As finescale soil skin temperature T is used as input to the disaggregation method, it is also assimilated into the SVAT model at the same time as the downscaled soil moisture Wdisag. Both variables Wdisag and T are correlated because Wdisag is retrieved from the spatial distribution of T. But T does provide some independent information on the surface state S because Wdisag is obtained with a combination of two independent observations, which are T and TBSMOS. In particular, the assimilation of T (in addition to Wdisag) can compensate some errors in Wdisag associated with uncertainties in SMOS observation. The observation vector to be assimilated at finescale is noted O = (Wdisag, T).

An ensemble of N initial state vectors Si=1...Nt0 is computed from a normal distribution with a mean equal to the guess and covariance equal to the estimated uncertainties on the variables. These N points are propagated in time until an observation is available. At the time of measurement, the vector of observations O is used to generate a set of N observation vectors Om,i=1...Nt > t0 from a normal distribution of variance equal to the estimated observation uncertainty. For each point of the ensemble, the state variables are then readjusted, according to the uncertainties of observed data and of simulated variables. If the model is linear and all errors are additive, independent, and Gaussian, the optimal updating of ICARE predictions Ss,i by the measurement Om,i is given by
i1525-7541-7-6-1308-e11
where Sa,i is the analyzed state vector after readjustment and Os,i the simulated observation. The expression of the Kalman gain Kk that minimizes the analyzed error covariance is given by
i1525-7541-7-6-1308-e12
where 𝗖SsOs = 〈(Ss,iSs)(Os,iOs)T〉 is the cross-covariance matrix linking the predicted observations with the predicted state variables, 𝗖Os = 〈(Os,iOs) (Os,iOs)T〉, the error covariance matrix of the measurement forecasts, and 𝗖O = 〈(Om,iO) (Om,iO)T〉, the error covariance matrix of the measured observations.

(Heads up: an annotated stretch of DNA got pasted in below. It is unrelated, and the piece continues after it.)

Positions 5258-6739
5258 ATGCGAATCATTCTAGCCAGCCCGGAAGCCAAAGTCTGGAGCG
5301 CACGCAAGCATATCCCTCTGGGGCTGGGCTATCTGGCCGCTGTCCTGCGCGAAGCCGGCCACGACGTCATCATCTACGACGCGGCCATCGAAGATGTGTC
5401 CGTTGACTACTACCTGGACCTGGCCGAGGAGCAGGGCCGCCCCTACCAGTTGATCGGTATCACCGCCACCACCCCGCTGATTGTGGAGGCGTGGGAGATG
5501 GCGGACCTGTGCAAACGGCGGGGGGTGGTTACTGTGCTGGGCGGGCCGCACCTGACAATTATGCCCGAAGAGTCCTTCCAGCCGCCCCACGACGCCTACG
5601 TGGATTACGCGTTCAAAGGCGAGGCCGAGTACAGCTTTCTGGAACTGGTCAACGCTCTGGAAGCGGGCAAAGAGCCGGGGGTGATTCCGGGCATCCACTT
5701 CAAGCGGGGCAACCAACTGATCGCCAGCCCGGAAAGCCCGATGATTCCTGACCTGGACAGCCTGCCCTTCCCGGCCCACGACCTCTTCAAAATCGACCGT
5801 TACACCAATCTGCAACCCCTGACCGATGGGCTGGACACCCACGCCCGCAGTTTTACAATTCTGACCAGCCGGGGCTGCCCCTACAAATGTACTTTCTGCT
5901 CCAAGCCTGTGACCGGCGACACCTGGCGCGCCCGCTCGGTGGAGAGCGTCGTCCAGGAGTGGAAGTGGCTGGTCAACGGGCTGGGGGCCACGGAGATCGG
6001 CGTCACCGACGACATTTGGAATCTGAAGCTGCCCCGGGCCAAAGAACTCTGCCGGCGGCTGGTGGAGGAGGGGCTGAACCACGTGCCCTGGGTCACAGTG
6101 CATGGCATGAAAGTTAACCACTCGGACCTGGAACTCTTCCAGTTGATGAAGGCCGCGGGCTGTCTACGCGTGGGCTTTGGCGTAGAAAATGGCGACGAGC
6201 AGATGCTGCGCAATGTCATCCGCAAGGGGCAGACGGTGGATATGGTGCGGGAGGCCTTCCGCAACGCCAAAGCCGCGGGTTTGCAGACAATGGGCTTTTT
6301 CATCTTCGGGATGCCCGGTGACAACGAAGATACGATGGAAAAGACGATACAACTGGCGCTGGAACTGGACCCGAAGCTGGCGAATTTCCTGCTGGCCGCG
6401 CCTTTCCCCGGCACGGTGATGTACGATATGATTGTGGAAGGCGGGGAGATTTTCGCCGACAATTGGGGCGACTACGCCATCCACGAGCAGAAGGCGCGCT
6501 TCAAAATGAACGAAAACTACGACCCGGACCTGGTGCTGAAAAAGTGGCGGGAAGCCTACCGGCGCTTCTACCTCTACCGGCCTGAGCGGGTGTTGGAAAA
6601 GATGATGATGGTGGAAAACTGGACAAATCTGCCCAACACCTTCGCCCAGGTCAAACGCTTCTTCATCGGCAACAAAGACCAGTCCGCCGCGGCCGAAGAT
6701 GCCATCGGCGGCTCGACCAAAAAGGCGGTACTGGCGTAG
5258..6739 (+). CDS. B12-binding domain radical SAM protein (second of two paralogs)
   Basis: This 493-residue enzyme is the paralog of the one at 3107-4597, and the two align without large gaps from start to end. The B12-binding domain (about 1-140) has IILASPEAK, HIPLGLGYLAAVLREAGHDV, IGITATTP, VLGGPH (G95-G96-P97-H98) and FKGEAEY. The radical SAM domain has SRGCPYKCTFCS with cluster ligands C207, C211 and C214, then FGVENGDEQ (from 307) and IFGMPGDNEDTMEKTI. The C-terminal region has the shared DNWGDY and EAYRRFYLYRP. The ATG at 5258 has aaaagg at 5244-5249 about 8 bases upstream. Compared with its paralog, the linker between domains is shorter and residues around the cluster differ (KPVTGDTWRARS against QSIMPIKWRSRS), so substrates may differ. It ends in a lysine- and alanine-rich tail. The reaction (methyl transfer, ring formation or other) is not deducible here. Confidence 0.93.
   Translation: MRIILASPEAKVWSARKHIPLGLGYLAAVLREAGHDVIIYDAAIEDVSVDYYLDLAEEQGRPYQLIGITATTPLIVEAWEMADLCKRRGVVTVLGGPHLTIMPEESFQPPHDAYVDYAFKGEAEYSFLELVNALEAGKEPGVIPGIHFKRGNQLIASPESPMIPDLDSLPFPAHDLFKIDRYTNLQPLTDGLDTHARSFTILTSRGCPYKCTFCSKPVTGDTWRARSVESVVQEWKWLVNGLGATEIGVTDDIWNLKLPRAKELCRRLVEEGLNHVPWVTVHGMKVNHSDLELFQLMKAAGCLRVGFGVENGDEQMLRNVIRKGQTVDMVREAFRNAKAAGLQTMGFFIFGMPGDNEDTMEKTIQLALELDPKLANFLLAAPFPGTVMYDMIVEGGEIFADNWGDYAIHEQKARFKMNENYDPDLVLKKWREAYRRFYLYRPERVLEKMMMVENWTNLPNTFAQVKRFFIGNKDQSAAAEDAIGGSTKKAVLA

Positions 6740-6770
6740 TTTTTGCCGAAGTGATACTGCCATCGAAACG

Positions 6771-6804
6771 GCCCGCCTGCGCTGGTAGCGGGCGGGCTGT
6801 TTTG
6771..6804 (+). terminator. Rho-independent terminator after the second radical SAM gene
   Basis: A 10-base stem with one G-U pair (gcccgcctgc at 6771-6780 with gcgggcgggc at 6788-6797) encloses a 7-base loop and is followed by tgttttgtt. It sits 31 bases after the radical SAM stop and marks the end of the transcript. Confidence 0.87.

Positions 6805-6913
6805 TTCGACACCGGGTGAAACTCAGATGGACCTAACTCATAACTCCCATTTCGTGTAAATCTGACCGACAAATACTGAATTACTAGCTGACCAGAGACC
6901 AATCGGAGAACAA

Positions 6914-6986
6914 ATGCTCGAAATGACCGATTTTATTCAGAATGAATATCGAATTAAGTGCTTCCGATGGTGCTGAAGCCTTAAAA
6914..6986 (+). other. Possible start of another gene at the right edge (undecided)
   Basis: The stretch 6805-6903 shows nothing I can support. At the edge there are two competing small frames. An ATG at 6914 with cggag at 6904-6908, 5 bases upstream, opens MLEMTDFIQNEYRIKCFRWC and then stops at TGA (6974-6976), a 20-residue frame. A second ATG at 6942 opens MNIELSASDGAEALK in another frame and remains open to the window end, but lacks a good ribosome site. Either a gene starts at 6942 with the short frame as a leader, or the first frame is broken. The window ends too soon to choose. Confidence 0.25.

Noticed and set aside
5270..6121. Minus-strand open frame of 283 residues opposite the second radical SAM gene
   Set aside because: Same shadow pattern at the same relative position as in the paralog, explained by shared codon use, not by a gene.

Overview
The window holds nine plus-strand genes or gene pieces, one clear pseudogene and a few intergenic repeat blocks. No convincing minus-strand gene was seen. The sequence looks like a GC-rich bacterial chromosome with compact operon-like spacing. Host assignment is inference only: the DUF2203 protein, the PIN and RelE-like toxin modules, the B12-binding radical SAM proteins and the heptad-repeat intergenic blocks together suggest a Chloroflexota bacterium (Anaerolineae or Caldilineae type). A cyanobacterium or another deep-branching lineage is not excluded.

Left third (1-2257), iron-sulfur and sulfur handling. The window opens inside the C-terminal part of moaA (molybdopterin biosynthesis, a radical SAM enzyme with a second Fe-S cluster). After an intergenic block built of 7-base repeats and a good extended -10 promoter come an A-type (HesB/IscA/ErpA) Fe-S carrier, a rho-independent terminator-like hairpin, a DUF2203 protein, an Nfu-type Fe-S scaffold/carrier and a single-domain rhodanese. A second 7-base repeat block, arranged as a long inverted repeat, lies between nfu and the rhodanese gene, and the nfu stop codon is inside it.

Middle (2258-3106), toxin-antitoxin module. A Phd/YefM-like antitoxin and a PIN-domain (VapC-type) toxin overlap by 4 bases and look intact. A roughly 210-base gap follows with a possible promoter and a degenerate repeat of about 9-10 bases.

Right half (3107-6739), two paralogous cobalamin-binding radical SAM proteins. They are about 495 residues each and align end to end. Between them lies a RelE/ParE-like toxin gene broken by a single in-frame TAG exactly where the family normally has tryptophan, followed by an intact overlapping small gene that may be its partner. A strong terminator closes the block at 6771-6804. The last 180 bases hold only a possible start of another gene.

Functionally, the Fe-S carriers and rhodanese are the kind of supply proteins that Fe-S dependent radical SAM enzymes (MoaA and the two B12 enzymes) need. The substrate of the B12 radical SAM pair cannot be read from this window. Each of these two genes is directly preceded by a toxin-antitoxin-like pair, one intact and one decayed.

5. Synthetic data

Synthetic SMOS pixels, which are subject to disaggregation, are generated by aggregating the PBMR pixels covering the eight METFLUX sites. The EBT model and ICARE are calibrated against the Monsoon ‘90 data, and calibrated model runs are used to generate synthetic coarse-scale biangular microwave observations and synthetic finescale soil skin temperature observations over the 19-day period JD 204–222. Synthetic coarse-scale meteorological observations are generated by averaging the measurements at the eight METFLUX sites. Such a synthetic dataset is finally perturbed to account for the uncertainty in observations.

a. Synthetic coarse-scale SMOS observations

The EBT model is calibrated against the Monsoon ’90 observations at the eight METFLUX sites. Ground soil moisture measurements are inserted into the EBT model and simulated brightness temperatures are compared to PBMR data. Parameters a, b, and c are evaluated by minimizing the root-mean-square (RMS) difference between the EBT generated and measured nadir brightness temperature at each METFLUX site. The results of Schmugge et al. (1994) are used to calibrate parameters a, b, and c. Schmugge et al. (1994) estimated the angular effects of PBMR data by computing the ratio of the average of the inner beam to the average of the outer beam on each side of the instrument, and on each day of PBMR observations. In this study, a PBMR oblique brightness temperature is first simulated by dividing the Monsoon ‘90 nadir brightness temperature by the same ratios as in Schmugge et al. (1994). Parameters a, b, and c are then evaluated by minimizing the root-mean-square difference between the EBT-generated and PBMR-simulated oblique brightness temperatures. Calibration parameters are listed in Table 1.